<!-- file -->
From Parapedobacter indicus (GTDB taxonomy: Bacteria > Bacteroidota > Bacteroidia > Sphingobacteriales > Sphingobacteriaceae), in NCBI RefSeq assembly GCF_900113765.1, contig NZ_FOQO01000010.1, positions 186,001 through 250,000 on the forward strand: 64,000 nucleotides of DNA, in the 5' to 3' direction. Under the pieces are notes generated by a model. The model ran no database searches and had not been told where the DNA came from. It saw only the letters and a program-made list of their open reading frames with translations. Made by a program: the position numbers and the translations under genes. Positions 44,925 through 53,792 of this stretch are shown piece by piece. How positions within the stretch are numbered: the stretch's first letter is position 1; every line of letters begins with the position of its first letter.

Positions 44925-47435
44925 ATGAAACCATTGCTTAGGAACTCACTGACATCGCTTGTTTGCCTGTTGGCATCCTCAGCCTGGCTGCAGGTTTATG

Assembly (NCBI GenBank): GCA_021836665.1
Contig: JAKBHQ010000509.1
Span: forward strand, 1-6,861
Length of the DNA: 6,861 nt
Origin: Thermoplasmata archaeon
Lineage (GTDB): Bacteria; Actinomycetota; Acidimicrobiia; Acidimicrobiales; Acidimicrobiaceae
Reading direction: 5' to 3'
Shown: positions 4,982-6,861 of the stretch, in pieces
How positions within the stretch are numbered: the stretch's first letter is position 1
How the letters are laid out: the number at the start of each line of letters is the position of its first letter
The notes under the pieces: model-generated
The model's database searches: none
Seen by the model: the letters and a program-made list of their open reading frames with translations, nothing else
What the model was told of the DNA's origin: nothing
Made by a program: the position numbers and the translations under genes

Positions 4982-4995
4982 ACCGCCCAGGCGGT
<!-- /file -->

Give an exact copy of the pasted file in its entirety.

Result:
From Parapedobacter indicus (GTDB taxonomy: Bacteria > Bacteroidota > Bacteroidia > Sphingobacteriales > Sphingobacteriaceae), in NCBI RefSeq assembly GCF_900113765.1, contig NZ_FOQO01000010.1, positions 186,001 through 250,000 on the forward strand: 64,000 nucleotides of DNA, in the 5' to 3' direction. Under the pieces are notes generated by a model. The model ran no database searches and had not been told where the DNA came from. It saw only the letters and a program-made list of their open reading frames with translations. Made by a program: the position numbers and the translations under genes. Positions 44,925 through 53,792 of this stretch are shown piece by piece. How positions within the stretch are numbered: the stretch's first letter is position 1; every line of letters begins with the position of its first letter.

Positions 44925-47435
44925 ATGAAACCATTGCTTAGGAACTCACTGACATCGCTTGTTTGCCTGTTGGCATCCTCAGCCTGGCTGCAGGTTTATG

Assembly (NCBI GenBank): GCA_021836665.1
Contig: JAKBHQ010000509.1
Span: forward strand, 1-6,861
Length of the DNA: 6,861 nt
Origin: Thermoplasmata archaeon
Lineage (GTDB): Bacteria; Actinomycetota; Acidimicrobiia; Acidimicrobiales; Acidimicrobiaceae
Reading direction: 5' to 3'
Shown: positions 4,982-6,861 of the stretch, in pieces
How positions within the stretch are numbered: the stretch's first letter is position 1
How the letters are laid out: the number at the start of each line of letters is the position of its first letter
The notes under the pieces: model-generated
The model's database searches: none
Seen by the model: the letters and a program-made list of their open reading frames with translations, nothing else
What the model was told of the DNA's origin: nothing
Made by a program: the position numbers and the translations under genes

Positions 4982-4995
4982 ACCGCCCAGGCGGT